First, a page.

Log In

Forgot Password?
Create New Account

Loading... please wait

Abstract Details

Asymmetric Scapulohumeral Myopathy: Expanding the Spectrum of AL Amyloid Myopathy (Case Report)
Neuromuscular and Clinical Neurophysiology (EMG)
P11 - Poster Session 11 (5:30 PM-6:30 PM)
11-011

Immunoglobulin light chain (AL) amyloidosis is a systemic disease characterized by the deposition of abnormally folded monoclonal light chains in different organs. It causes a myopathy in around 2% of cases, usually manifesting with symmetrical proximal muscle weakness, axial weakness, and dysphagia.

Identify a new phenotype of AL amyloid myopathy.
Case report

A 56-year-old male with no significant medical comorbidities presented with a 1-year history of progressive, painless and asymmetric bilateral shoulder weakness and atrophy. The weakness started on the right side and after 6 months spread to the left. There was no diplopia, dysphagia, facial, neck or lower limb weakness, or sensory symptoms. Examination was notable for bilateral scapular winging, and moderate-to-severe asymmetric weakness and atrophy of shoulder girdle and upper arm muscles, right worse than left. Biceps and brachioradialis reflexes were mildly reduced bilaterally. Otherwise, strength, reflexes and sensory exam were normal. EMG demonstrated a proximal myopathy with fibrillation potentials.  CK was mildly elevated at 439 U/L (N < 308). Monoclonal gammopathy screen showed a small IgA lambda monoclonal gammopathy with markedly elevated lambda free light chain at 20.7 mg/dl (N: 0.57-2.63) with an abnormal Kappa/lambda ratio of 0.0787 (N: 0.26-1.65).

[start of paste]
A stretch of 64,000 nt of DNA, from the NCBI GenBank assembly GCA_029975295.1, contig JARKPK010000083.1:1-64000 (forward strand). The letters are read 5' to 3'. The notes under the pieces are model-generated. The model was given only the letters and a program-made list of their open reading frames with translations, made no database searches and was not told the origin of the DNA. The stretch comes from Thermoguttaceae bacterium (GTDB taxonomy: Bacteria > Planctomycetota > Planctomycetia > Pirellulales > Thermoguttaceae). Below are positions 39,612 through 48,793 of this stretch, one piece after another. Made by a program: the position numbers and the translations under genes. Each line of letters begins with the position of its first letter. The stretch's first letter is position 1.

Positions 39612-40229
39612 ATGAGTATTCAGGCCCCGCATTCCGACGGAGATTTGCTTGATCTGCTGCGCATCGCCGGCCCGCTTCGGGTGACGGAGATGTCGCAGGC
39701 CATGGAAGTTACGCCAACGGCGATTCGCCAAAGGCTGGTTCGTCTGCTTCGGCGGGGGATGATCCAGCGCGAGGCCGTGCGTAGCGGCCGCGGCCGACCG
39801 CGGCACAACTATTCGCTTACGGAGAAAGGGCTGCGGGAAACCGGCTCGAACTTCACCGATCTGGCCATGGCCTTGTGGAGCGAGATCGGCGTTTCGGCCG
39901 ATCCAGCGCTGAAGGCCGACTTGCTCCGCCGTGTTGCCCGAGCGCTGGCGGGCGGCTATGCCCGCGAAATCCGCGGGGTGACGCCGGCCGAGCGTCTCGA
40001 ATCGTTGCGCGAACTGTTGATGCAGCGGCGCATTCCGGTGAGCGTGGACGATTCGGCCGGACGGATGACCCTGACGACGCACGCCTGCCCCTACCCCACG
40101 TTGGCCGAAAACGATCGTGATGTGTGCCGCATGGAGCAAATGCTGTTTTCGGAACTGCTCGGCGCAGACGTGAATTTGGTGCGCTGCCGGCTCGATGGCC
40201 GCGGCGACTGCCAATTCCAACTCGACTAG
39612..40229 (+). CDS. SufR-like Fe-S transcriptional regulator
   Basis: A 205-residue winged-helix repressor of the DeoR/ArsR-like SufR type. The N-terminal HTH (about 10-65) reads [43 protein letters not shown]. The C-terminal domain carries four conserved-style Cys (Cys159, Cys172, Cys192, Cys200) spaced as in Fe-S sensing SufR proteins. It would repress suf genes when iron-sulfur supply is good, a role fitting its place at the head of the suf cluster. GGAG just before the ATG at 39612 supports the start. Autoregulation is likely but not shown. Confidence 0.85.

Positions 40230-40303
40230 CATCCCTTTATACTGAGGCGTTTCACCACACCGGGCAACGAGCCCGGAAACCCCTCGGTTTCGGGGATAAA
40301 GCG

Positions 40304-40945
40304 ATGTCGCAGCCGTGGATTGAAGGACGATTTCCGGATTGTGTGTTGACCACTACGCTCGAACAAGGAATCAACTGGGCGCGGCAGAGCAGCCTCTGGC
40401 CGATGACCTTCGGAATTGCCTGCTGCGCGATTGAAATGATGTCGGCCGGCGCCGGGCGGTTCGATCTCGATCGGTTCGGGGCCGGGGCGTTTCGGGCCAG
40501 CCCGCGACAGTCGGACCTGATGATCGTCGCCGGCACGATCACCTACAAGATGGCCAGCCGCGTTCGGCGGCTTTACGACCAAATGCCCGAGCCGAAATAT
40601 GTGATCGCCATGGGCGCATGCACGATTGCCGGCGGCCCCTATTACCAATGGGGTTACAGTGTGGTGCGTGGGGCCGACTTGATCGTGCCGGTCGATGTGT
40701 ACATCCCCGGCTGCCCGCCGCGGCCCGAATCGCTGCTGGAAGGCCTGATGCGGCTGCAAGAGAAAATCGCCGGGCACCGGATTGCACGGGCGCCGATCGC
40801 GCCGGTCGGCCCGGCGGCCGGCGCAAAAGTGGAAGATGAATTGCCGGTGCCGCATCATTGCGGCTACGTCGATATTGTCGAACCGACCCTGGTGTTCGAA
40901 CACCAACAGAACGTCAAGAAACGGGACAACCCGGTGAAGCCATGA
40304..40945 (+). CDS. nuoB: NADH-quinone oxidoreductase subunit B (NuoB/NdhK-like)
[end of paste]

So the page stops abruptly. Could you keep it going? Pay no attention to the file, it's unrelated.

A right triceps muscle biopsy demonstrated interstitial amyloidosis involving the skeletal muscle. Mass-spectrometry–based proteomics identified an AL lambda amyloidosis peptide profile. Fat aspirate and bone marrow biopsy were also positive for amyloid deposits. The patient was referred to hematology who started a combination of daratumumab, bortezomib, cyclophosphamide and dexamethasone.

Our case represents a novel presentation of AL amyloidosis as an asymmetric scapulohumeral myopathy and highlights that amyloid myopathy, regardless of the weakness pattern, should be included in the differential diagnosis of any chronic myopathy and that serum immunofixation and free light chains should always be part of a myopathy workup.

Authors/Disclosures
Santiago Martinez Sosa, MBBS
PRESENTER
Dr. Martinez Sosa has nothing to disclose.
Allen J. Aksamit, Jr., MD, FAAN (Mayo Clinic) Dr. Aksamit has nothing to disclose.
Marcus Vinicius R. Pinto, MD (Mayo Clinic) Dr. Pinto has nothing to disclose.